Cardiology Question 3 Instructor

What is the differential diagnosis of continuous thoracic murmurs and their origin?

In the order of descending frequency…

Diagnosis Key findings
Cervical venous hum Maximal in R supraclavicular fossa & can radiate to contralateral area or below clavicle. Disappears on compression of jugular vein.
Hepatic venous hum Often disappears with epigastric pressure
Mammary souffle Disappears upon pressing hard with stethoscope, or patient moving into upright position
Patent ductus arteriosus (Gibson’s murmur) Loudest at the 2nd left ICS. Machinery murmur.
Coronary arteriovenous fistula Loudest at the lower sternal border.
Ruptured aneurysm of sinus of Valsalva Loudest at the upper right sternal border, sudden onset
Bronchial collaterals Associated signs of congenital heart disease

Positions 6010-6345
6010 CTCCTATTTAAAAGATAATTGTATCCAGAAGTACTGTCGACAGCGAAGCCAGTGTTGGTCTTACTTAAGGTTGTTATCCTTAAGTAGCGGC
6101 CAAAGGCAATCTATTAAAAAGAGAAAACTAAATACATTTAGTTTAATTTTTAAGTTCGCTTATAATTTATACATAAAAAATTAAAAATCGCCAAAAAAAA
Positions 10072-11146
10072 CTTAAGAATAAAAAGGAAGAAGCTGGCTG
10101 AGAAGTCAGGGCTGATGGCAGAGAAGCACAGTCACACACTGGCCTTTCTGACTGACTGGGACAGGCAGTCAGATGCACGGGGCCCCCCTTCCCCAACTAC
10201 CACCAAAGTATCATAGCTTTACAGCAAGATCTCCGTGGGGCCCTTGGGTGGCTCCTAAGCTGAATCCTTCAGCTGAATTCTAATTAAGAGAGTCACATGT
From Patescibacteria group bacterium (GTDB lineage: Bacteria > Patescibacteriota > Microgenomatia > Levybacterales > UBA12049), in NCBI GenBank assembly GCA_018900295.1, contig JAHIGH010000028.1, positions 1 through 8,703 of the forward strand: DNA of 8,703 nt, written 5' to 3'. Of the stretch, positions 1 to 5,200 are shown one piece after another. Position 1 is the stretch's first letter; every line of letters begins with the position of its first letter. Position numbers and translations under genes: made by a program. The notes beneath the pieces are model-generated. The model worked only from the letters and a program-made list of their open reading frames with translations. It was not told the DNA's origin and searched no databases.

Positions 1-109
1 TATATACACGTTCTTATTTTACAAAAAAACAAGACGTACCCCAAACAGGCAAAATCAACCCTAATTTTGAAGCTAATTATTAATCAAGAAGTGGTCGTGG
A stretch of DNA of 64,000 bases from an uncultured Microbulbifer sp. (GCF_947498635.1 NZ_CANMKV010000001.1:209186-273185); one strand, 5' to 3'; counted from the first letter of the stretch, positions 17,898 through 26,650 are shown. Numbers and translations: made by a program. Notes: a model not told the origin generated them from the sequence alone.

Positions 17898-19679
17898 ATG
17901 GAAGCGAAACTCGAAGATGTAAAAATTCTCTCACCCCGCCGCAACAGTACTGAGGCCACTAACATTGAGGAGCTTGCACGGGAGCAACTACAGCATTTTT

High grade coarctation Brachial/pedal arterial pressure gradient
Anomalous left coronary artery arising from pulmonary artery
Anomalous pulmonary artery arising from aorta
Pulmonary artery branch stenosis Heard outside the area of cardiac dullness
Pulmonary AV fistulas Heard outside the area of cardiac dullness
ASD with mitral stenosis or atresia Altered by Valsalva manoeuvre
Aortic-arterial fistulas
Superior caval syndrome due to syphilitic aneurysmal dilatation of aortic root and mediastinitis Systolic accentuation; 2nd and 3rd right ICS

Sapira led. p.304

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